We generally refer to ourselves as a "fellowship," for we are just a handful of people that the Lord seems to have joined together for some meaningful purpose. We are not particularly trying to "build" anything, for we have learned that Christ is building His Church, and except the Lord build the house, they labor in vain that build it. We do have a burden for God's people and we earnestly anticipate the day when each member of the Body will be fitly joined and knit together in the Spirit, and empowered to fulfill his role in a very meaningful way unto the edifying of the Body. We continually emphasize the fact that if there is to be true "fellowship," then there must be a mutual concern, a mutual sharing one with the other, and a mutual receiving one from the other. By this we are not referring to everyone giving their little sermon every time we come together. That is not fellowship. The sharing that is implied in true New Testament fellowship is a sharing with the other of what God has shared with us. And therefore to some extent we discourage talking, if God is not talking... and we discourage "doing," if God is not doing. At the same time we seek to keep a balance in our teaching lest some who have something from the Lord might hesitate to share it because they feel not quite confident whether or not it is truly from the Lord. We would not bring anyone into this kind of bondage. We profess that none of us have as yet come into the true mountain of the Lord's inheritance in any degree of fullness. We still see through a glass darkly. There are still many areas where we long for that greater clarity of vision and understanding in the ways of the Lord, that there might go forth a very positive and assured Word from His lips. And yet, even in our lack of understanding, and even in our weakness, we rejoice so many times when someone, perhaps falteringly, bares his or her heart concerning something that God has been dealing with them about... some way of the Lord that is new to them... some Word of the Lord that has come to mean much to them. And because it means so much to them, and they had the courage to share it with the rest, it means much to us also. For we have discovered a little of what Paul meant when he said: "That the communication of thy faith may become effectual by the acknowledging of every good thing which is in you in Christ Jesus" (Philemon 6). The thought seems to be: "that as we truly fellowship together in the Spirit we are helping to bring one another into a deeper appreciation and understanding of the riches of His grace and blessing." Fellowship, therefore, can accomplish the purposes of God in the believer's life in a manner that no amount of sermon-tasting and church-going can do; for in fellowship there is a sharing of the Ways of the Lord one with another, thus enriching us with a deeper understanding of Truth, and a more meaningful appropriation of Life. For let us never forget that Jesus would have us to know Him who is the WAY, the TRUTH, and the LIFE.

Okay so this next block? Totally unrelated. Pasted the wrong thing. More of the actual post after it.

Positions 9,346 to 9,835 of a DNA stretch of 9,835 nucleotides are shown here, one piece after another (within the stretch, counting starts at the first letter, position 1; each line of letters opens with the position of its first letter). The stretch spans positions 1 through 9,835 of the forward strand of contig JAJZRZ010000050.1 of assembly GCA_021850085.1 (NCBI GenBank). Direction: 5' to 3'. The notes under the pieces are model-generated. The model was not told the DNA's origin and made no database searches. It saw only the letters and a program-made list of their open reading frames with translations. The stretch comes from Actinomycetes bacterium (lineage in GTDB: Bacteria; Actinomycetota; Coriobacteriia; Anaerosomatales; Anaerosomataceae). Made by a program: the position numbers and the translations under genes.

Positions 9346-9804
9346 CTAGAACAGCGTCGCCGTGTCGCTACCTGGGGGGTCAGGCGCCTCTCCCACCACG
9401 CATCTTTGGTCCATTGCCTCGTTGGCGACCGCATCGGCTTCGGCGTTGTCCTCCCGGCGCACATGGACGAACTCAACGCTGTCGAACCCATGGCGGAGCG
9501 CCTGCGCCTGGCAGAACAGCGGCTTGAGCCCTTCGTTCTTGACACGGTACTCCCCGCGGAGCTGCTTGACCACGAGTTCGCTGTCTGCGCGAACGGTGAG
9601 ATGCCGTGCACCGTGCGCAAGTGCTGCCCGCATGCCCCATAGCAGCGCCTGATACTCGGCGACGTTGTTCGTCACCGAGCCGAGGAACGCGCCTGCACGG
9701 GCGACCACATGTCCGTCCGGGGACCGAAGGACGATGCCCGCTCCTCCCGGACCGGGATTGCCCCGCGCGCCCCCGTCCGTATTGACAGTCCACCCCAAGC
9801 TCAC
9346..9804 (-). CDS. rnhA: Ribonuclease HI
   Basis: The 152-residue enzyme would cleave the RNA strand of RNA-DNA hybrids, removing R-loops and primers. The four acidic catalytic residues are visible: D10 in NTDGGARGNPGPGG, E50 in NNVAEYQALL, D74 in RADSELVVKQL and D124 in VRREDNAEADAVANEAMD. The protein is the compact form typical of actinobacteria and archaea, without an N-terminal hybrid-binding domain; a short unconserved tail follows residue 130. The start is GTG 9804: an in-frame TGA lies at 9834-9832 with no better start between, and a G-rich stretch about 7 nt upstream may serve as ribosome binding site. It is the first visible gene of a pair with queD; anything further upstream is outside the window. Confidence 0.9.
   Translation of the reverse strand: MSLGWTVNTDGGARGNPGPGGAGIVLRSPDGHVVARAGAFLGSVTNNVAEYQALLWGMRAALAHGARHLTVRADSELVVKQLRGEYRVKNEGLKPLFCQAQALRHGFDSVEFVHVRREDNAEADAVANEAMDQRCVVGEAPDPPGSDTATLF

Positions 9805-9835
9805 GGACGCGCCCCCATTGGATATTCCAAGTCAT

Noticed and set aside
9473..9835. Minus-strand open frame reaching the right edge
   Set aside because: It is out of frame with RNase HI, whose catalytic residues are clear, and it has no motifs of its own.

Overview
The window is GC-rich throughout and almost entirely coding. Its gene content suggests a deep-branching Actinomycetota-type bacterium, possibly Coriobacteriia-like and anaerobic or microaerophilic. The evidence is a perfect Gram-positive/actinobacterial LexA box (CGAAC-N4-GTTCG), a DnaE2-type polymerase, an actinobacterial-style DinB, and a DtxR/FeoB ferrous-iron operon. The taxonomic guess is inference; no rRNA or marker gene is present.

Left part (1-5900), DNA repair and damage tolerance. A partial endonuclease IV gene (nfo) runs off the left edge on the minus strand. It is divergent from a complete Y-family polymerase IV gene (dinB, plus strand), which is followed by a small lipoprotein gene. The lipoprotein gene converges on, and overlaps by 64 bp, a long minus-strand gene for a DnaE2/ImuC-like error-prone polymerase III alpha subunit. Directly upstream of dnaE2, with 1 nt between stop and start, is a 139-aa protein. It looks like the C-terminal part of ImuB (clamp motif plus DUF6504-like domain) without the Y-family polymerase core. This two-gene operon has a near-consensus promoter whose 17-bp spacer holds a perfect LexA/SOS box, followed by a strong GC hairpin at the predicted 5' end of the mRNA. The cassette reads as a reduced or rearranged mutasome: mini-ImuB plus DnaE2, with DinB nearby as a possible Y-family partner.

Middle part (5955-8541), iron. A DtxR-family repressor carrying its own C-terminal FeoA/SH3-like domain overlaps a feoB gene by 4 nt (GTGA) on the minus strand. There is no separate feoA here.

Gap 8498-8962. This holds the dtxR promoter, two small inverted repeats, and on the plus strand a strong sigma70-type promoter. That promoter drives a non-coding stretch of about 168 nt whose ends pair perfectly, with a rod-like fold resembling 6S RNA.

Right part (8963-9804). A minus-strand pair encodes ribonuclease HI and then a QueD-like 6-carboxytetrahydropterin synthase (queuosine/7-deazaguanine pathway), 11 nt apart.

"And he (Solomon) spake of trees, from the cedar tree that is in Lebanon even unto the hyssop that springeth out of the wall," (1 Kings 4:33).